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How many World Triathlon Series races will Gwen Jorgensen win in her career?
photo: JANOS M SCHMIDT
International Medal Threats
Plenty of Flags Could Rise Above the Rest in London
There are three names in ITU triathlon that have dominated the sport in the past two years: Alistair Brownlee, Jonathan Brownlee and Javier Gomez.
One of these men has stood atop the podium at 16 of the 22 World Triathlon Series races where at least one of them has participated — that’s 72 percent.
And no athlete has been more transcendent than Alistair, who has won all but four of the 15 World Triathlon Series races he has started.
“The Brownlee brothers are changing the sport, [and] Javier Gomez,” said four-time Olympian Hunter Kemper, who was ranked No. 1 in the world in 2005.
What makes the Brownlees and Gomez so difficult to beat is they lack weaknesses: they can swim with the best and often lead the field into T1, they ride hard at the front, and they can run a 29:30 10k after hammering the bike.
In a sense, they don’t have to worry about whether the event becomes a runner’s race, as they can beat anyone in the field in an open 10k, or whether it’s won with a breakaway and a hard bike, as they can ride with the best non-draft athletes in the world.
But history has taught us that Olympic triathlon rarely turns out like it should in theory.
If it did, Gomez would already have his gold, as he was considered a shoo-in for the top prize in Beijing but suffered an Achilles tendon injury prior to the event, which caused him to finish fourth.
Similarly, Alistair announced in February that he had recently suffered a tear in his Achilles tendon.
While Alistair is said to be recovering well from the injury, and while he’s demonstrated before that winter injuries do little to hamper his late-season races, the announcement just goes to show that nothing is settled until the top three cross the line in London.
And there are plenty of guys who could upset the Big Three, including double Olympic medalists and crafty veterans Simon Whitfield and Bevan Docherty, reigning Olympic champ Jan Frodeno of Germany, 2004 silver medalist Sven Riederer of Switzerland, upstart Spanish athlete Mario Mola, super cyclist Alexander Bryukhankov of Russia, veteran Kiwi Kris Gemmell, French stars David Hauss and Laurent Vidal, Australian athletes Brad Kahlefeldt and Brendan Sexton, Richard Murray of South Africa, and several others, including the Americans.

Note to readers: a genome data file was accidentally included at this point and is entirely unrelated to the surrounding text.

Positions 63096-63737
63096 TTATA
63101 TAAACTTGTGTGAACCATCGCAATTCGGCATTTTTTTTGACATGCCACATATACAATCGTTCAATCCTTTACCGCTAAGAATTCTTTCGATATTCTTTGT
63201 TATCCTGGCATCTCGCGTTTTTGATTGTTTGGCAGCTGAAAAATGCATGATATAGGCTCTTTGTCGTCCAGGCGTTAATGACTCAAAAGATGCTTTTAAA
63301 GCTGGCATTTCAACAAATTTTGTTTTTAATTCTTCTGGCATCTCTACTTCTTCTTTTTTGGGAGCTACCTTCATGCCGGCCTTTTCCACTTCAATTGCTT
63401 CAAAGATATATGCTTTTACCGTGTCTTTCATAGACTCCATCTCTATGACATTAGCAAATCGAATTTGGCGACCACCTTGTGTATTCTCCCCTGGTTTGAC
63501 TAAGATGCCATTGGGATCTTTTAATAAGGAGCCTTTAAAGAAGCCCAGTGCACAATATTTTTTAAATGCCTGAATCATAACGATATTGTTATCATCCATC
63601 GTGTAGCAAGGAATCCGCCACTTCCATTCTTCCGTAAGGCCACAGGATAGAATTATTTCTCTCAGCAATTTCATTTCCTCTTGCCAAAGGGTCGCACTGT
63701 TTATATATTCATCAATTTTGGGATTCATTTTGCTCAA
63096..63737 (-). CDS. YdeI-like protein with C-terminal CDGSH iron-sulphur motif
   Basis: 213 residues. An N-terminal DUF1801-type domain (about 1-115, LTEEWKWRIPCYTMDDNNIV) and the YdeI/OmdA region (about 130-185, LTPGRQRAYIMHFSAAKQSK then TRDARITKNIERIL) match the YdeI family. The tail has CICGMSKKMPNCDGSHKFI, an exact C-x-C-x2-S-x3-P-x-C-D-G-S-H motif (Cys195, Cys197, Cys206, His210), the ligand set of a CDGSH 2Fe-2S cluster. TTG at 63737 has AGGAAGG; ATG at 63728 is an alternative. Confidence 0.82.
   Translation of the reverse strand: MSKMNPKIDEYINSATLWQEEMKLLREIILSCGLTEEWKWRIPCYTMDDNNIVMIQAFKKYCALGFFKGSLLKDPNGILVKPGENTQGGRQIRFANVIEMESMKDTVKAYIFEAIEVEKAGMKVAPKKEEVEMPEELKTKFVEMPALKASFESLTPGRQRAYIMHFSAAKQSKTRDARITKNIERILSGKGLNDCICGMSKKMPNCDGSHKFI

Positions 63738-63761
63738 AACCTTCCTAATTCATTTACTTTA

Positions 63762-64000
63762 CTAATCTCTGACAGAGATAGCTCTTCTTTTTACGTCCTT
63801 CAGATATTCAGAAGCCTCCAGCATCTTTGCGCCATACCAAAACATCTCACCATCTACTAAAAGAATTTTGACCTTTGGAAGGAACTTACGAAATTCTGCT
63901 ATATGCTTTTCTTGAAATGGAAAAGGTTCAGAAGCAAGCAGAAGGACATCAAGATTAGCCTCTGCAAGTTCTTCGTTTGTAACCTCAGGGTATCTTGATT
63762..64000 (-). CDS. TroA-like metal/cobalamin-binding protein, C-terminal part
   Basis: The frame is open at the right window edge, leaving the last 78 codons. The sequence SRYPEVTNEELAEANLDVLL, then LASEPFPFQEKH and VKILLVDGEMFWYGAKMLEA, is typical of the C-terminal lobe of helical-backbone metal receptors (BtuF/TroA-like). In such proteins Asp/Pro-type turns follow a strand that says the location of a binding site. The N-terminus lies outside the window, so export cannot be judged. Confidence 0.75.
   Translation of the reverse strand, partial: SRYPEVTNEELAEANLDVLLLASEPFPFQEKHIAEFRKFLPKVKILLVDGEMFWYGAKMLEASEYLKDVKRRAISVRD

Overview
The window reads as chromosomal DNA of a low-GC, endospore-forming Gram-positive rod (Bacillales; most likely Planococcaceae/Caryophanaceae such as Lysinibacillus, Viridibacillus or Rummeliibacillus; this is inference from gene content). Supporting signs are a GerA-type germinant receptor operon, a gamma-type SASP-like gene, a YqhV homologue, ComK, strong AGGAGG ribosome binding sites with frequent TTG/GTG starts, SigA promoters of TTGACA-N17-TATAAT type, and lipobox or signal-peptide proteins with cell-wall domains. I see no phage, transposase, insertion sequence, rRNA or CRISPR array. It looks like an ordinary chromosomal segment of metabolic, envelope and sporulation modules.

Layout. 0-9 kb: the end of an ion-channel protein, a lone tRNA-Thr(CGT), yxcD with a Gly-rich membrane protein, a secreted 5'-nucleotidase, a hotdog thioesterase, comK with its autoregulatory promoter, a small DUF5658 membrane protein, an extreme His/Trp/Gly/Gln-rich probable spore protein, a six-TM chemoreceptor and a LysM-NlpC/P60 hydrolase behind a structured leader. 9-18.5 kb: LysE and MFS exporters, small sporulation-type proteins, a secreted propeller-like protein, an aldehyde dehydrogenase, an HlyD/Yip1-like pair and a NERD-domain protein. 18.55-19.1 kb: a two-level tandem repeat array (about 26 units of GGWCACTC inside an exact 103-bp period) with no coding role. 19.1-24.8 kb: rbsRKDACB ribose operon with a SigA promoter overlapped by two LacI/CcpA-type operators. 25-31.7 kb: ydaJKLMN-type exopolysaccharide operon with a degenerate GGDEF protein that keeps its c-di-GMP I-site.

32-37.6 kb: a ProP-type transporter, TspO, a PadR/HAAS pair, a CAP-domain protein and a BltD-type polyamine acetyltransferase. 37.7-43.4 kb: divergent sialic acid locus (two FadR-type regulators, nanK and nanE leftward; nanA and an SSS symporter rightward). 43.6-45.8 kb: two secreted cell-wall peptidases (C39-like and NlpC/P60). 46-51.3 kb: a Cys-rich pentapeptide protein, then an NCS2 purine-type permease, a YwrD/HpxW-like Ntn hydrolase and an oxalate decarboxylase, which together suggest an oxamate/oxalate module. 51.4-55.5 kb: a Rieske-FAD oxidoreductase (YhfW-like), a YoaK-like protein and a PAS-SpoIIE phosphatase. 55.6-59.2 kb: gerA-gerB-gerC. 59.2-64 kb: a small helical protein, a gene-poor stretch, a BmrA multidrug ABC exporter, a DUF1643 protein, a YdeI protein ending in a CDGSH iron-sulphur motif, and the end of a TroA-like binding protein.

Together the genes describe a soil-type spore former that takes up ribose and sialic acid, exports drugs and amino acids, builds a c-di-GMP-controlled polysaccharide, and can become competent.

“Thirty of the 55 men who line up in London are legitimate medal contenders,” said USA Triathlon High Performance General Manager Andy Schmitz.
Tune in Aug. 7 to find out who transforms the label “contender” into “medalist.”
Given the unpredictability of Olympic triathlon and that the women’s field doesn’t have a dominant athlete, forecasting who’ll go one-two-three in London on the women’s side is akin to cashing in big at a Las Vegas casino.
Great Britain’s Helen Jenkins will be the home favorite, as she won the Olympic test event in August and is the reigning and two-time world champion. Plus she’s started off the year well with a silver at the World Triathlon Series race in Sydney and a win at the WTS event in San Diego.
But there are plenty of women who could give Jenkins a run for her money, including Kiwi Andrea Hewitt, who outsprinted Jenkins to the line at the 2011 Beijing Grand Final, and Australia’s Erin Densham, who beat both Jenkins and Hewitt in her dominant win in Sydney and who secured silver behind Jenkins in San Diego.
Joining Densham in London will be her countrywomen Emma Moffatt, who won bronze in Beijing, and Emma Jackson, the 2010 U23 world champion. While both women have recently raced inconsistently, they should never be counted out.
Canada’s Paula Findlay has also asked that she not be counted out for London despite revealing in April that she has a hip injury that will eventually require surgery. Indeed, the youngster who won six World Triathlon Series races from 2010 to 2011 would be a near-lock for gold if it weren’t for this untimely injury.
Other athletes to consider include Lisa Norden of Sweden, Switzerland’s Nicola Spirig, Great Britain’s Vicky Holland, Ireland’s Aileen Morrison, Barbara Riveros Diaz of Chile, Ai Ueda of Japan, Spain’s Ainhoa Murua, the entire German, Kiwi, French, and American teams, and several others.“ITU races normally involve a degree of uncertainty,” said American medal contender Sarah Groff. “But given how much is at stake, the end result [in London] will be even more unpredictable.”